Fatsia


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The following article is from The Great Soviet Encyclopedia (1979). It might be outdated or ideologically biased.

Fatsia

 

a genus of evergreen shrubs or small trees of the family Araliaceae. The leaves are large and palmately lobed. The tiny pentamerous or hexamerous inconspicuous flowers are in small umbels, gathered into large panicles. The only species is the houseplant F. japonica.

The Great Soviet Encyclopedia, 3rd Edition (1970-1979). © 2010 The Gale Group, Inc. All rights reserved.
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The Fatsia likes well-drained soil, but Mahonia japonica prefers it a bit cooler.
SURVIVOR: japonica u Fa lar ana Fatsia japonica is great for its large, deeply-lobed glossy leaves and will survive most weathers and conditions.
There is no need to panic as Fatsia japonica cannot be used to harvest that strange elixir that some of us were given in our younger days.
* GARDEN STUNNERS: Statement plants such as Kniphofia (Red Hot Pokers) left, Bergenia (Elephant Ears) top, and Fatsia japonica, above, can make a real difference to the structure of your garden
Plants that will thrive in shady places include Tartus Botanicus and Fatsia, an evergreen shrub which can grow more than 2m high and 3m wide with large attractive leaves and whiteish flowers in early spring.
Fatsia japonica is a great shrub to give your garden some structural backbone with its glossy green, boldly shaped leaves.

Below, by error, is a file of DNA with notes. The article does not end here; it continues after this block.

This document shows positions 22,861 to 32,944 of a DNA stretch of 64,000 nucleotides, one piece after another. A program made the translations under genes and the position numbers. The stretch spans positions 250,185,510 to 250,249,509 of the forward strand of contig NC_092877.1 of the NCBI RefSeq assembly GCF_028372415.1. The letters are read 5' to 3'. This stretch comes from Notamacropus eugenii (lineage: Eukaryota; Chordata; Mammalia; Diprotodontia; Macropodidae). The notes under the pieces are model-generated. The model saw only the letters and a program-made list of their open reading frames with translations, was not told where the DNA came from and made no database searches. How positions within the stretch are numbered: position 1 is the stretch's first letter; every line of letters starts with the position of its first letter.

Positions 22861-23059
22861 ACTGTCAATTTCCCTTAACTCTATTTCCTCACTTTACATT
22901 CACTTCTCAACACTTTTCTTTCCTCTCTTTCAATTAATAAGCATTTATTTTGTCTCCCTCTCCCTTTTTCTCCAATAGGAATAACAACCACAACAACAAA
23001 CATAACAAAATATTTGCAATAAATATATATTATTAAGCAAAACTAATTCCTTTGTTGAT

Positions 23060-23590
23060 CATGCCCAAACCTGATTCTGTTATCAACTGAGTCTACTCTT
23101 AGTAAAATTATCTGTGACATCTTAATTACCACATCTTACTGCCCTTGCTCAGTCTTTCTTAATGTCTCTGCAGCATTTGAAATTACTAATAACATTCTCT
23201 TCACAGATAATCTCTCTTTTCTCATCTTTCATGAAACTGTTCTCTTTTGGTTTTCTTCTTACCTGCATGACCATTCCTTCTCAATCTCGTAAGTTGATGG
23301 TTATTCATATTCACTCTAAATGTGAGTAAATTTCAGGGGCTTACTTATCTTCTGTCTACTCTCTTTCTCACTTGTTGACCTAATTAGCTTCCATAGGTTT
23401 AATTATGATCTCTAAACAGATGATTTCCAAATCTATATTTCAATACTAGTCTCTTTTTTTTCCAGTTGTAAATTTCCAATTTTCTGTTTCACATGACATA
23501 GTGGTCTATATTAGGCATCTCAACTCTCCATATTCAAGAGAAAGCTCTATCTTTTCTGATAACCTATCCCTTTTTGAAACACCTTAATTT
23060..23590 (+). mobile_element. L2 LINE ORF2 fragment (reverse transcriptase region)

Well, Mr and Mrs Shaw from Honley have a Fatsia japonica in their garden and its common name is the false castor oil plant purely and simply because its foliage resembles that of the true castor oil plant.
GOOD CHOICE: Sorbus Cashmiriana, above, and Fatsia japonica, right, are good choices for winter gardens; TOUCH OF COLOUR: Cornus alba
WE USED: Ornamental grasses from pounds 2.95, fatsia in 3l pot pounds 13.50, grapevine in 3l pot pounds 9.50 and tree fern in 15l pot pounds 62.50.
Hebe "Autumn Glory" opens its purple bottle brush flowers late in the season, while the tropical-looking Fatsia japonica has fantastic-looking glossy palmate, evergreen leaves and also produces greenish-white flowers in late autumn.
Fatsia japonica, loved by flower arrangers, is hardy and makes a really lush specimen but I prefer the ricinus with its darker foliage.
If you don't want to replant or create a totally new border, buy some specimen plants to act as focal points, such as Phormium tenax, with its sword-shaped leaves, or Fatsia japonica, which provides sculptural foliage in a shady spot, callicarpa or cotoneaster for colourful berries and Acer palmatum for a burst of autumn colour.